There was then meant to be a debate on robes and the wearing of them by Ministers in the church – strange after talking about another organisation that has a very recognisable uniform. But time was pressing and the debate was adjourned before it even began so that we could give it proper consideration at another Group of Sessions. That was the right decision – even though I had a lovely speech up the sleeve of my dalamatic!

So we ended with sex – you see, I told you all human life was here! In fact it was a report on what is known as the Pilling Report. This is on Human Sexuality and Sir Joseph Pilling – who came cross as a very gracious, irenic man – told us where we were and in questions after we suggested some of where we want to go with this.

Basically the report recommends two years of facilitated conversations, such as the ones that we had in the General Synod in July of last year to talk about women bishops. But this will mean that we need to create a safe and trusting space if those who are in same-sex relationships – and especially those who are ordained – are going to be able to speak honestly and openly. I tried to ask a question but didn’t get called. It was to be ‘Given that some in this chamber are homosexual and some in this chamber are heterosexual and that what we have in common is God given sexuality, will the process not just look at the issue of same-sex relationships but human sexuality as a whole, for there are issues we must address in hetero as well as homo sexuality?’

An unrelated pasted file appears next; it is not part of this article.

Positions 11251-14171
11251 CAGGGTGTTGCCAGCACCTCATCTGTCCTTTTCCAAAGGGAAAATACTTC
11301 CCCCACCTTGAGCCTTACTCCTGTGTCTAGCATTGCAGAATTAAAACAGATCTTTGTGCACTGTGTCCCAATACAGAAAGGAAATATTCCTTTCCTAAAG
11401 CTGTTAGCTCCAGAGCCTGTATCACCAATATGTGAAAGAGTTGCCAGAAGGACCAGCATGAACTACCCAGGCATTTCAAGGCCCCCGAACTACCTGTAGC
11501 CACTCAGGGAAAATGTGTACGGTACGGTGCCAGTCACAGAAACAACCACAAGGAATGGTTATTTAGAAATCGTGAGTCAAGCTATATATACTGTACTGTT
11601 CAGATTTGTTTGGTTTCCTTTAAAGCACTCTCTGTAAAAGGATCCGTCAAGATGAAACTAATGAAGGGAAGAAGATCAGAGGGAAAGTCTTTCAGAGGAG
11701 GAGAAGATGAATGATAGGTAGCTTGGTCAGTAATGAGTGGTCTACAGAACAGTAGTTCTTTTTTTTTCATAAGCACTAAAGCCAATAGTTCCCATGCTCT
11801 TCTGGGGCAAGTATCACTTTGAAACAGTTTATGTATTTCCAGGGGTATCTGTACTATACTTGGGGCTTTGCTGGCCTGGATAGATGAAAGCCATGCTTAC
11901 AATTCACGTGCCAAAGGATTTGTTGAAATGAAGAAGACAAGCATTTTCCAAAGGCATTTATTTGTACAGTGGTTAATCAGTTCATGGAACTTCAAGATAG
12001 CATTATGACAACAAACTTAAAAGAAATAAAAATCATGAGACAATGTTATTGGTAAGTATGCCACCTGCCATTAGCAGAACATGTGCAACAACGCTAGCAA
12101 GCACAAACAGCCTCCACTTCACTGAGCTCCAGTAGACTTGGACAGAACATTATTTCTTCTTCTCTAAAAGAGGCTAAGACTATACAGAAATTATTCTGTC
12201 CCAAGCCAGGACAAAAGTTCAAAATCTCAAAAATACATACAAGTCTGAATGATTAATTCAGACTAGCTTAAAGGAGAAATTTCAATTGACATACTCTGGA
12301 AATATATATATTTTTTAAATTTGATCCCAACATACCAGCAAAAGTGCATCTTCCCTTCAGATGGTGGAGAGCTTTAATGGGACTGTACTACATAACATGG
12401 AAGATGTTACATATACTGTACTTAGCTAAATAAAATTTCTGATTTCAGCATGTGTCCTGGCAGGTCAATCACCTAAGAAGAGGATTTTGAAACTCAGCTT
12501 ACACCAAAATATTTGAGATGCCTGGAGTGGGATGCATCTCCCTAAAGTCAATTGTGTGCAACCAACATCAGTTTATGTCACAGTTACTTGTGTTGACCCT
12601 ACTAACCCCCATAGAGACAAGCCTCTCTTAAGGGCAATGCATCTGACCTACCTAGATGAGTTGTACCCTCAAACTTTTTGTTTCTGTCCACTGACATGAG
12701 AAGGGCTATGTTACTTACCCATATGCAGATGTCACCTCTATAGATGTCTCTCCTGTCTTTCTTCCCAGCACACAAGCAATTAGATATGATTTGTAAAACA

So we may get the women bishops issue behind us this year but sexuality will be the next big thing to absorb our energy and eat up our time. Oh that we could just get on with mission and the proclamation of the good news and celebrate who we are as people – male, female, black, white, young old, gay, straight – and just be able to tell people who are not part of the church that God really loves them and welcomes them into his home, for they, each of them, are already members of his family.

Bishop Stephen Platten

Bishop Stephen Platten

Synod ended with a farewell by ++Sentamu to the retiring Bishop of Wakefield. Is he retiring or has he been made redundant? I don’t know the technical answer to that but I know that it will be good to have Bishop Stephen Platten in the City of London as Rector of St Michael’s, Cornhill.